Vera Drew and Gabe Dunn Talk ‘The People’s Joker’ and the Delusion of Creating Weird Trans Art

Vera Drew, the co-writer, director and star of The People’s Joker, is as funny, insightful, and impossible to sum up as her debut feature film.

Drew’s movie, a colorful trans semi-parody of Todd Phillip’s 2019 incel juggernaut Joker, is also a nuanced exploration of emotional abuse, a takedown of the bizarre trajectory of mainstream comedy’s obsession with trans people, and a moving portrait of the relationship between narcissistic mothers and their queer children — all wrapped in the world of DC Comics.

Drew plays Joker the Harlequin, a trans woman comedian in a world where the two genders are “Joker” and “Harlequin” and where comedy is illegal – unless you’re a cast member of Lorne Michaels’ United Clown Bureau (aka UCB Live!). Joker the Harlequin opens an underground anti-comedy club with her friend Penguin, falls into toxic love with a riff on Jared Leto’s Joker, and attempts to save Gotham from a Batman who is actually a closet case pedophile groomer. This might sound silly — and it is — but the film has more heart and pathos than most trans movies, especially any from the studios usually responsible for superhero movies.

The film was scheduled to officially premiere at the 2022 Toronto International Film Festival but was shuttered by DC for “rights issues.” Bans create buzz you just can’t buy, so this resulted in the hashtag #FreeThePeoplesJoker and a massive campaign to get the movie released under parody law. The Outfest screening I attended in 2023 had a line around the block. Drew was there dressed in a similar aesthetic to her character: white face paint, a big red lipstick smile, and red bow shaped space buns.

The People’s Joker is an ambitious epic from a singular, brilliant mind. It switches from live action segments shot on green screens to endless, meticulously animated parts seamlessly integrated into one cohesive piece. It’s an undertaking that Drew says nearly broke her brain.

I had the pleasure of interviewing Drew, who full disclosure I’ve hung out with in a social capacity, ahead of the film’s overdue freedom from movie jail.

Gabe: Are you just doing a ton of interviews today?

Vera: Yeah, I got excited when I saw you on the schedule though.

Gabe: Woo! Okay, let’s get into it then. I know technically the film came out in 2022 and then now it’s coming out again in 2024, but it was on my list of “Best of 2023.” So you really span the gamut.

Vera: Thank you!

Gabe: I’m serious. I’ve told so many people about it. I got brought to a screening by friends of Bri [LeRose, Drew’s co-writer on the film] who are both possibly among the cis-est and straightest people I know in my life. It’s actually unhinged that that’s who brought me to this movie and that I hadn’t heard of it. So let’s start at the beginning. What is your backstory as a filmmaker?

Vera: I mean, my first memory is wanting to make movies. I kind of remember wanting to be a scientist too at some point, but it was just because of Back to the Future, I was obsessed with Back to the Future as a kid. I have a flux capacitor [tattooed] on my arm.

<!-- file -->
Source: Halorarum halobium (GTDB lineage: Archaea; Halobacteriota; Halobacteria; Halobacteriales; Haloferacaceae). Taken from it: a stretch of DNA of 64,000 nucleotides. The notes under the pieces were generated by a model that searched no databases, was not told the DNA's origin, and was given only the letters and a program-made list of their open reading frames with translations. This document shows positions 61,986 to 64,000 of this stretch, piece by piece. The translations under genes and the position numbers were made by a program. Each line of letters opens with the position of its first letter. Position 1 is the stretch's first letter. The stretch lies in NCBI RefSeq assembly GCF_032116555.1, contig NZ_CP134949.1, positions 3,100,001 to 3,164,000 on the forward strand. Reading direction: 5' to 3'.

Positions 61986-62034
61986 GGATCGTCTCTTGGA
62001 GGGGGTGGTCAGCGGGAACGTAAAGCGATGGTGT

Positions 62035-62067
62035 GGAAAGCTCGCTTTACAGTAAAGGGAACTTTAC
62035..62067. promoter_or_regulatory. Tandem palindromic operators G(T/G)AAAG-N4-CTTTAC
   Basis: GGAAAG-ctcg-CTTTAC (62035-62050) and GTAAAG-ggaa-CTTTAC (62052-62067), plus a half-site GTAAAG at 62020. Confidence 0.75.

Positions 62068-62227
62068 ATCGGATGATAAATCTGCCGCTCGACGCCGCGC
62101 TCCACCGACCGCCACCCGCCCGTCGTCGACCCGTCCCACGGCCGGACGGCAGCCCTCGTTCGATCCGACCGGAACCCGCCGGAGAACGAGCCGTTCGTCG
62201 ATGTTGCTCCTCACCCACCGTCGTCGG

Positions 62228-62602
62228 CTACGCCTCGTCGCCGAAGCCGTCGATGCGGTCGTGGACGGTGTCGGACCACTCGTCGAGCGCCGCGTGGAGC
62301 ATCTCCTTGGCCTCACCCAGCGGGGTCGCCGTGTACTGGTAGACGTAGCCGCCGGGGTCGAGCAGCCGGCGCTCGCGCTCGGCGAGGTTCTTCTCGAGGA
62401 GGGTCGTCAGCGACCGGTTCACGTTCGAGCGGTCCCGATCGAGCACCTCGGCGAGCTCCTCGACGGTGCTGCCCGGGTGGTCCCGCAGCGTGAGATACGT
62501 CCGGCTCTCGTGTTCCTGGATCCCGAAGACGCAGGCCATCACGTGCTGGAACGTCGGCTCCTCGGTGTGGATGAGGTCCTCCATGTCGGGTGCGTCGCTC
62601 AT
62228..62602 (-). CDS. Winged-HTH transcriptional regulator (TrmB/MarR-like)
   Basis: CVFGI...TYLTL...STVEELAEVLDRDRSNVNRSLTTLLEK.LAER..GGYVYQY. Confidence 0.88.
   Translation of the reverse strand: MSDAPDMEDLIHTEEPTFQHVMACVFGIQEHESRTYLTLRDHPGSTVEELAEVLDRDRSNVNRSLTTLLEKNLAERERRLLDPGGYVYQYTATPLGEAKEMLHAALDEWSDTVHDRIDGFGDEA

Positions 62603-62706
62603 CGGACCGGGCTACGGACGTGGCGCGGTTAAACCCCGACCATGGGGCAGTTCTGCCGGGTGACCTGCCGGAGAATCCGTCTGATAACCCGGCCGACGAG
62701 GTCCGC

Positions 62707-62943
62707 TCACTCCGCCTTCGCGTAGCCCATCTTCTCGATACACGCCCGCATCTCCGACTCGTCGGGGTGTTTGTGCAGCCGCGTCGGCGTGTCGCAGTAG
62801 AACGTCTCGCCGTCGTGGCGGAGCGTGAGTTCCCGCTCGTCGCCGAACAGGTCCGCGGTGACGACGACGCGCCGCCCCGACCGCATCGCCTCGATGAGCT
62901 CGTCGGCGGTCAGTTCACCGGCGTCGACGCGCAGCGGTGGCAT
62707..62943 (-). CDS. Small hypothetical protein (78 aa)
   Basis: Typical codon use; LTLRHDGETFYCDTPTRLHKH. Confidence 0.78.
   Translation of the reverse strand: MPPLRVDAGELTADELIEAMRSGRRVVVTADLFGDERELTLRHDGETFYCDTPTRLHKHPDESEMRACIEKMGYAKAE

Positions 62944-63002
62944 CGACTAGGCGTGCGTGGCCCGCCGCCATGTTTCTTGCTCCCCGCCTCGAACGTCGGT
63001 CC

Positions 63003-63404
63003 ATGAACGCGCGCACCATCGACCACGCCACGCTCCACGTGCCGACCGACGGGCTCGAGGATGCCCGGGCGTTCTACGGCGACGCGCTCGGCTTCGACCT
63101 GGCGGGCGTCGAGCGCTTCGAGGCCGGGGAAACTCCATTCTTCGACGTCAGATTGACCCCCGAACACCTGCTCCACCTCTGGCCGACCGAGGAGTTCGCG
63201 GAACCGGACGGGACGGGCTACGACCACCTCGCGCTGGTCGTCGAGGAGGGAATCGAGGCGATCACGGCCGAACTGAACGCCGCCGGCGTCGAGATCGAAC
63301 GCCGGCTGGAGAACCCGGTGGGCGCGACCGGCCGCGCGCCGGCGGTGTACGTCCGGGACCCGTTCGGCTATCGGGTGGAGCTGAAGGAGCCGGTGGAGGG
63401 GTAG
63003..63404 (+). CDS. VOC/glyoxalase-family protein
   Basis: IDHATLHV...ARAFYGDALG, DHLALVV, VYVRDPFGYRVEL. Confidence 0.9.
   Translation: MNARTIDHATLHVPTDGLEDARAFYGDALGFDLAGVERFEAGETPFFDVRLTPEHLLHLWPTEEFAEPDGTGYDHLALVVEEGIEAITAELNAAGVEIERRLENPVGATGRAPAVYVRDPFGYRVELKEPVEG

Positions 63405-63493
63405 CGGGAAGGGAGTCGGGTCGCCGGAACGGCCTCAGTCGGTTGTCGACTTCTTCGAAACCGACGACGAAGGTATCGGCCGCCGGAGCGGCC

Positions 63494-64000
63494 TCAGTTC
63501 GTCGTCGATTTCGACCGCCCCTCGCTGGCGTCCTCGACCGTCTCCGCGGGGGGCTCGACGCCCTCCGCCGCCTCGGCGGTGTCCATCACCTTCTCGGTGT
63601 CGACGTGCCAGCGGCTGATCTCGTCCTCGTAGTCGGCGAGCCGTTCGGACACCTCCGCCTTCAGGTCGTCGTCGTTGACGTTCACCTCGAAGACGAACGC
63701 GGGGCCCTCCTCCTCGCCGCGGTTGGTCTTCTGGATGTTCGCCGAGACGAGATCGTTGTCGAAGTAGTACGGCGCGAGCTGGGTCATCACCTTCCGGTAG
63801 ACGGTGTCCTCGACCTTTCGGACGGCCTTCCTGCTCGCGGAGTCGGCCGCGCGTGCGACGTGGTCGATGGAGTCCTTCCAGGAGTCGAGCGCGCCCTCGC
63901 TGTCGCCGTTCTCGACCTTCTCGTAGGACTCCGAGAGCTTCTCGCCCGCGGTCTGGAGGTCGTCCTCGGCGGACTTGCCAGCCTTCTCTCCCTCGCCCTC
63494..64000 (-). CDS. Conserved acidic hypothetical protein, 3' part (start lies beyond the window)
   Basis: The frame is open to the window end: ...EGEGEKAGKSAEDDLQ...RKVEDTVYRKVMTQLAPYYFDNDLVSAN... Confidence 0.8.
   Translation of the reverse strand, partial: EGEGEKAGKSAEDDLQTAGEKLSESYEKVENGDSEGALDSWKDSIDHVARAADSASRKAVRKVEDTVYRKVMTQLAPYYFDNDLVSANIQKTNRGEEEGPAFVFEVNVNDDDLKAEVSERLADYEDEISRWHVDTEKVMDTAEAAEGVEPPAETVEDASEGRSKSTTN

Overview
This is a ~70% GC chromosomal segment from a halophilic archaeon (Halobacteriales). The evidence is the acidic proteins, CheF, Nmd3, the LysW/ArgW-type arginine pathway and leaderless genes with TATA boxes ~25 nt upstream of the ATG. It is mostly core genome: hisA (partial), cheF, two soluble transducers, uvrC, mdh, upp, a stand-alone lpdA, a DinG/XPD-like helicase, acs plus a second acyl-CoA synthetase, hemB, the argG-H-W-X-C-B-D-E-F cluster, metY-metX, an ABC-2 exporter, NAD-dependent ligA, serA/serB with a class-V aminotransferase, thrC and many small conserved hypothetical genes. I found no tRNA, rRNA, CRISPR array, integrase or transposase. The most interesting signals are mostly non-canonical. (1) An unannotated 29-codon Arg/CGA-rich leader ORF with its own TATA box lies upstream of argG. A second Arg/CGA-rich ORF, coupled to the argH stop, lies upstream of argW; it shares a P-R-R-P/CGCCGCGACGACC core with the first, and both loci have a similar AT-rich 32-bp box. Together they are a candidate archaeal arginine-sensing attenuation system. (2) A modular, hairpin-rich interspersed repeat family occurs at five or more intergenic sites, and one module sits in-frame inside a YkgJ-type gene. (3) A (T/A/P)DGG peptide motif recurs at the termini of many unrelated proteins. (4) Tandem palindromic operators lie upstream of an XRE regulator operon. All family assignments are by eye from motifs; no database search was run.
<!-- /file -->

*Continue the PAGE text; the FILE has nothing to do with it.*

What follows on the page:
Gabe: Oh my god. Vera. I found old homework from when I was in fifth grade that is signed “[dead name] J. Fox.” And I was like, “Why did my teachers let me do this?”

Vera: What is it about Michael J. Fox and that movie that is so trans?

Gabe: Because he’s just a man plucked out of time? He’s confused? Maybe because his mom thinks he’s a type of boy and he’s not that. I don’t really know. I was obsessed with him. He also was just very twinky and then I was so sad to find out that that movie was old and that he was actually a grown man. Deeply upset.

Vera: I’m glad it meant something to you too. It’s on my Letterboxd Top Four. I still say it’s my favorite movie, but it feels kind of embarrassing to say it just because it’s Back to the Future. I think I get in my head sometimes just about the pop culture that was there for me when I was a kid. It immediately outs me. I feel like a lot of the time my entire taste in film is very much like your older brother that smokes pot.

Gabe: Same. I have minimalist posters in my room and it’s Jaws, John Wick, The Matrix, True Romance. My friend Drew Burnett Gregory who set this up, she is also a film buff and so am I, but “film buff” means different things to different people. So she’s like, “Your taste is NYU freshman.”

Vera: Yes. I was going to say, I mean True Romance is basically a T4T Love story.

Gabe: Thank you. Thank you.

Vera: Alabama is canonically a trans woman, and Christian Slater in that movie is a trans guy.

Gabe: I agree.

Vera: Yeah. I mean my taste has always been very much in that college freshman genre space. I love art films too. In college I really got into Kenneth Anger and Maya Derren – and Tim & Eric too. I did comedy when I was a kid. I was a theater kid for sure, but I was a theater kid that was doing Second City bootcamp classes. I was a part of the pilot youth program at Second City and got burnt out on comedy at a really young age. I had a show, and had a sketch in their touring company before I was 18. So by the time I got out of film school and got to LA, I don’t know, I had reached this event horizon with creativity where I was like, I only want to make weird shit. But I also had nothing I really wanted to say, but thankfully I landed at [Adult Swim’s show] Tim & Eric. I was not fit for the industry when I moved to LA.